Feature Archive: The Newberry Library, Chicago

Each month, a researcher shares their experiences of using a particular archive. The overall aim of this section is to create a database of the different archives available to those working on French and Francophone studies that will be of help particularly to students just starting out in research.

Antonia Perna is a PhD candidate in History at Durham University. Her thesis explores the ways in which children and adolescents participated in the political culture of the French Revolution. Antonia has recently undertaken a short-term research exchange fellowship at the Newberry Library, Chicago, and the John Rylands Research Institute, Manchester. Here she talks about the Newberry Library.

Washington Square Park, with view to Newberry Library. © Antonia Perna 2018

If, like me, you’re studying French history and based in the United Kingdom, Chicago probably isn’t the first place you’d think to find primary sources. Yet there, below the soaring skyscrapers that dominate the city skyline, overlooking the oasis of verdant tranquillity that is Washington Square Park, sits the Newberry Library. This world-famous independent research library was founded in 1887, and its pink granite, Richardson Romanesque exterior houses several collections of use to French historians. These include collections of French pamphlets dating from the sixteenth to the nineteenth century, along with manuscript collections in which the Revolutionary and Napoleonic periods are particularly well represented. Other strengths of the collections include American History and Culture, American Indian and Indigenous Studies and History of the Book. Descriptions of the Newberry’s collections can be found here: https://www.newberry.org/research-guides.

For scholars of the French Revolution, the Newberry is an invaluable resource. The French Revolution Collection (FRC) contains over 30,000 pamphlets and numerous periodicals dating from 1780 to 1810, which came into the Newberry’s possession in the mid-twentieth century. The bulk of these pamphlets have recently been digitized and are freely available online (https://archive.org/details/newberryfrenchpamphlets). This is an excellent resource, which not only makes these documents accessible internationally, but is also particularly useful for its text search feature. Nevertheless, nothing beats seeing the original documents and studying them alongside those which haven’t been digitized.

As a Newberry Library–John Rylands Research Institute Exchange Fellow, I was lucky enough to spend a month using the Newberry’s collections for my doctoral research. Researching French Revolutionary childhood, I worked primarily with the FRC. Reports I found here on Revolutionary youth festivals and school awards ceremonies at the écoles centrales revealed some of the ways in which children and adolescents participated in civic life in the later 1790s, and I was able to begin compiling a corpus of juvenile speeches at these events.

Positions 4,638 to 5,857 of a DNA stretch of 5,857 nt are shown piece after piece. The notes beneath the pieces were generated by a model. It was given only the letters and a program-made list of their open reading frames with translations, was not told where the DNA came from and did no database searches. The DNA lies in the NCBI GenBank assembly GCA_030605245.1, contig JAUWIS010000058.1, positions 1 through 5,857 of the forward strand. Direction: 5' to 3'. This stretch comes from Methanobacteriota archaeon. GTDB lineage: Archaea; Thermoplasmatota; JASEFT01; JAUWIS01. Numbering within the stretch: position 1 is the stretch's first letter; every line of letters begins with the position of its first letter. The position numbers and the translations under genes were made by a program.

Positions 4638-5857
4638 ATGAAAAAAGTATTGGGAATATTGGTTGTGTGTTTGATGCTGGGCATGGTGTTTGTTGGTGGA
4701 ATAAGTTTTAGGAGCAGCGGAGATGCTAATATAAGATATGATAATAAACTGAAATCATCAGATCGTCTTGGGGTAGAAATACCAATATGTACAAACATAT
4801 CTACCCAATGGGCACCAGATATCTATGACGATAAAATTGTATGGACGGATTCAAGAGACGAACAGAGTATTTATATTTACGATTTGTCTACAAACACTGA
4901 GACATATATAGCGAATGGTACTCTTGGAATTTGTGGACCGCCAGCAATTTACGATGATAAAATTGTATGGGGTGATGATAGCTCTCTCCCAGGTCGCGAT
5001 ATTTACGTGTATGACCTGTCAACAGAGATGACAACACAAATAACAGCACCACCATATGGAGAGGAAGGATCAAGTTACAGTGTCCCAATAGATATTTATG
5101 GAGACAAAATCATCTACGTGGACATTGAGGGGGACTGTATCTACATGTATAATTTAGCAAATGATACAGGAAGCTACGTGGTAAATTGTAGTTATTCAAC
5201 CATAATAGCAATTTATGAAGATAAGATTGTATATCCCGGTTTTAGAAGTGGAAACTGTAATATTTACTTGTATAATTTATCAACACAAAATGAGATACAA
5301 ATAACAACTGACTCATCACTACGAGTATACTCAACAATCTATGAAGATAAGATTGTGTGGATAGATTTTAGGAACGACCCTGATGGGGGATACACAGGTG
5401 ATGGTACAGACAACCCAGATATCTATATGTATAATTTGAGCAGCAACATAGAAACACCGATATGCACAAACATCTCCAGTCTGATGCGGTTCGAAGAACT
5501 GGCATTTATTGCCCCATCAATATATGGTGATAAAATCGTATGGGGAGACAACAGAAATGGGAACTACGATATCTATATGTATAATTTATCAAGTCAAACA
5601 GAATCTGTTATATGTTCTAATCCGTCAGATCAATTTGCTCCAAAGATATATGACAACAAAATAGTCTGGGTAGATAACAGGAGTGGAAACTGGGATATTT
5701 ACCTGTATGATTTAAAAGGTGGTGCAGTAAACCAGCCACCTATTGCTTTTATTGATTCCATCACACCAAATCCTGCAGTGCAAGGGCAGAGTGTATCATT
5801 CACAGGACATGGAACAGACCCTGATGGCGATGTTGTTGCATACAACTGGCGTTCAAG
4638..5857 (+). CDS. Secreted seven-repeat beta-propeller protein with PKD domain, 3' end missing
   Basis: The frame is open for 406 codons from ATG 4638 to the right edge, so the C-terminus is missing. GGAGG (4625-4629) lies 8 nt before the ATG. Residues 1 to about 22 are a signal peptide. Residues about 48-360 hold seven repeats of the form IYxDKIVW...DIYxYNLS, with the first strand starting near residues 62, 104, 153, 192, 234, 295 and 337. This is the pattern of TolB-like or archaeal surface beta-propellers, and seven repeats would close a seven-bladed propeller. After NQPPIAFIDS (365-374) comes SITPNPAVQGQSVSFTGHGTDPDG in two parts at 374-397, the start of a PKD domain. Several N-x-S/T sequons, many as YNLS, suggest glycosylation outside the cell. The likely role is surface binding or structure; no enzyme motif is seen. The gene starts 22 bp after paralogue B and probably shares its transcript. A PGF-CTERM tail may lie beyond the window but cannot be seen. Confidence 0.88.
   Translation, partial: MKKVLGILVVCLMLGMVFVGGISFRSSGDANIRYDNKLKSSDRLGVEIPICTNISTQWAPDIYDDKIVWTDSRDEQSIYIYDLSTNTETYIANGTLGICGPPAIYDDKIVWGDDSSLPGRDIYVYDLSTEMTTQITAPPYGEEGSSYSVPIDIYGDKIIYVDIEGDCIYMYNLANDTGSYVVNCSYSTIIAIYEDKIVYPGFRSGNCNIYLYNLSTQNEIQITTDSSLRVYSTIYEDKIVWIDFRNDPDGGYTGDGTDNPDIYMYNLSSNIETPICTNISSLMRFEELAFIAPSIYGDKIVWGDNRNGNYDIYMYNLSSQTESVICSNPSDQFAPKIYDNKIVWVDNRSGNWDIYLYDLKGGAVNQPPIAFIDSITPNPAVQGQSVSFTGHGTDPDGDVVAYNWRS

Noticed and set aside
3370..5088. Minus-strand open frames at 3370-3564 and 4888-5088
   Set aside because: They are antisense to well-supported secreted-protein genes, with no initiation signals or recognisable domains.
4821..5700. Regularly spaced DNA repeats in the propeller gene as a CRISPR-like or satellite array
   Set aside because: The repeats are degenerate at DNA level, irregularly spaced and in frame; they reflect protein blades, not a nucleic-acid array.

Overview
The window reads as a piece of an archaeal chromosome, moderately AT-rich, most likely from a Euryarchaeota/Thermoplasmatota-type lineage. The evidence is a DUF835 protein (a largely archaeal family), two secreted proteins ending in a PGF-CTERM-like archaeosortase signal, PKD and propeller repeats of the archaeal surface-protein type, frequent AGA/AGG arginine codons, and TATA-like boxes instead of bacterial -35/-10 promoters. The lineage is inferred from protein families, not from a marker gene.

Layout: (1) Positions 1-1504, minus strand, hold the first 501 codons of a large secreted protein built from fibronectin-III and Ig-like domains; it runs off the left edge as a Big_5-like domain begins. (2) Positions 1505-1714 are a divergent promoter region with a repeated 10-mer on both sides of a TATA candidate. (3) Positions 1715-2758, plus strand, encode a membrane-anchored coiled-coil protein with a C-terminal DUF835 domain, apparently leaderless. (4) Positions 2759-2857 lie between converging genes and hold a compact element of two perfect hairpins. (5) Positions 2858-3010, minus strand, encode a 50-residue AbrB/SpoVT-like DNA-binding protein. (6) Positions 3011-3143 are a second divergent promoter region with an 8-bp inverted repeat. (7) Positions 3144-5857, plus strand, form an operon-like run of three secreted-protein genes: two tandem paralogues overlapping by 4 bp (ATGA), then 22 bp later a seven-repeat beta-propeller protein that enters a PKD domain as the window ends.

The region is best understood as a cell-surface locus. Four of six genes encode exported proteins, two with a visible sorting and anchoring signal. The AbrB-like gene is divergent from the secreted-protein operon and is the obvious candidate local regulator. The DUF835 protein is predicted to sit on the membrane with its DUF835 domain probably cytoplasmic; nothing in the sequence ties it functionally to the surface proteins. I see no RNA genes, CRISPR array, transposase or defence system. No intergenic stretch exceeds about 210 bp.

Regarding practical arrangements, reader registration is free and requires you to create an online account ahead of your visit, to which you then bring ID and proof of address. You can search the catalogue and request documents online through Aeon, the Newberry’s electronic request system. Once you have chosen a desk in the right reading room, staff will bring your documents to you, and you can keep as many as you need on hold—which is a great help if you’re looking at large numbers of individual pamphlets! Readers are allowed to photograph documents; the library will also make copies at a cost. Be sure to check opening times before you go: the reading rooms are closed on Mondays, for instance.

I mostly worked in Special Collections, which is where all pre-nineteenth-century material, as well as other rare books and maps, are consulted. For conservation purposes, this reading room is kept very cold, so even if you’re visiting in the summer, I would strongly recommend bringing a jumper! There is a cloakroom and lockers downstairs, with key codes so you don’t need to bring change. If the main locker room is busy, there is a second one on the lower-ground floor by the back entrance. The gift shop and free exhibitions on the newly-renovated ground floor are also well worth a look, and the library hosts regular public talks—make sure you register online in advance to attend these.

The Newberry Library does not have a café, but it is situated in downtown Chicago, with various restaurants, cafés and supermarkets nearby. Chicago is known for its cuisine, including local specialties such as the deep-dish pizza, and a wealth of great international culinary delights, so do take advantage of this! Useful information on dining and accommodation can be found on the Newberry website (https://www.newberry.org/accommodations-and-dining). Located on Chicago’s Near North Side, the library is easily accessible by ‘L’ train or bus; the nearest international airport is Chicago O’Hare, which has easy rail connections into the city.

Thank you very much for this, Antonia!



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